In our kit, we were provided with two motors and one servo. Our final version of Neville had three motors and one servo.
Two of the motors were used for the wheels. Our gear ratio for the motors was 125:1. We had many difficulties with our gearbox and must have rebuilt them at least 4 times. Oftentimes, Neville would screech around the playing field. Our team was certainly jealous of the teams who had quiet robots. We did eventually discover that a few of our axles had somehow bent inside our gearbox and had to be replaced, and we found that a bushing had actually dug itself into one of the beams of the gearbox due to the force of the motor spinning. That was a problem.
The wheels connected to the motor were only in the back. Our team tried a variation of different Lego pieces to create a castor wheel. Unfortunately, most of the ones we tried created too much friction and only hindered Nevilleís progress around the board. Eventually, we settled for those round white Lego pieces, which were simply dragged along the floor. This allowed Neville to turn more smoothly.
The third motor was used to spin the gearbox. This was bought using our sensor points. We had some difficulty creating the mechanism to spin the gearbox. One decision was whether to stand up the motor or let it lay flat. The motor is a funny size, meaning that it does not fit perfectly with the Lego pieces creating problems when standing it up. We eventually decided to let the motor spin along a horizontal axis and convert the gears to spin along a vertical axis.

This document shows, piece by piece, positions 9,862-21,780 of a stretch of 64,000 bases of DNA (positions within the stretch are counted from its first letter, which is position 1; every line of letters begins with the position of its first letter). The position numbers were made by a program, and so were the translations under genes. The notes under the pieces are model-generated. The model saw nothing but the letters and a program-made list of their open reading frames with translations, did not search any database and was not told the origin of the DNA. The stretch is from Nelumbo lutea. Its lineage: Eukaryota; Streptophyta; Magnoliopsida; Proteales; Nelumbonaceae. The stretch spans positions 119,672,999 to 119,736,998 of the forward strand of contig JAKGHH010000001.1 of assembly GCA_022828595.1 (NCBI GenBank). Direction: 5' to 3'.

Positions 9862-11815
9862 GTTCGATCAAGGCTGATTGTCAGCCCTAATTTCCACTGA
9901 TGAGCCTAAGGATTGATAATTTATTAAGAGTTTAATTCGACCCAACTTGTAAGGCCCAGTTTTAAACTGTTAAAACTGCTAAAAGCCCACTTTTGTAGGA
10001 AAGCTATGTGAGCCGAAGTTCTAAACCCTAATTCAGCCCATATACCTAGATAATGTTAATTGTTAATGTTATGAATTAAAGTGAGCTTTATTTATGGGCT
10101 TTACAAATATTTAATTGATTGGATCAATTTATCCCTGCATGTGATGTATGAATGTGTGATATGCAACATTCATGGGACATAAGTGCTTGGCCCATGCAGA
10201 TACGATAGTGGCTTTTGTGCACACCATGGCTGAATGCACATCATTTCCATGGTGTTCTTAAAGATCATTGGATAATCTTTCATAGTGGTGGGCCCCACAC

The servo had two purposes: to pull the lever and tip up our ball collector. Our collecting tray was hinged above the lever mechanism. When the servo rotated forwards, the arms would pull the lever and the balls would fall into our tray. To dump the balls, the servo would move the arms backwards so that they hit the underside of the tray. This tipped the tray and allowed the balls to fall out.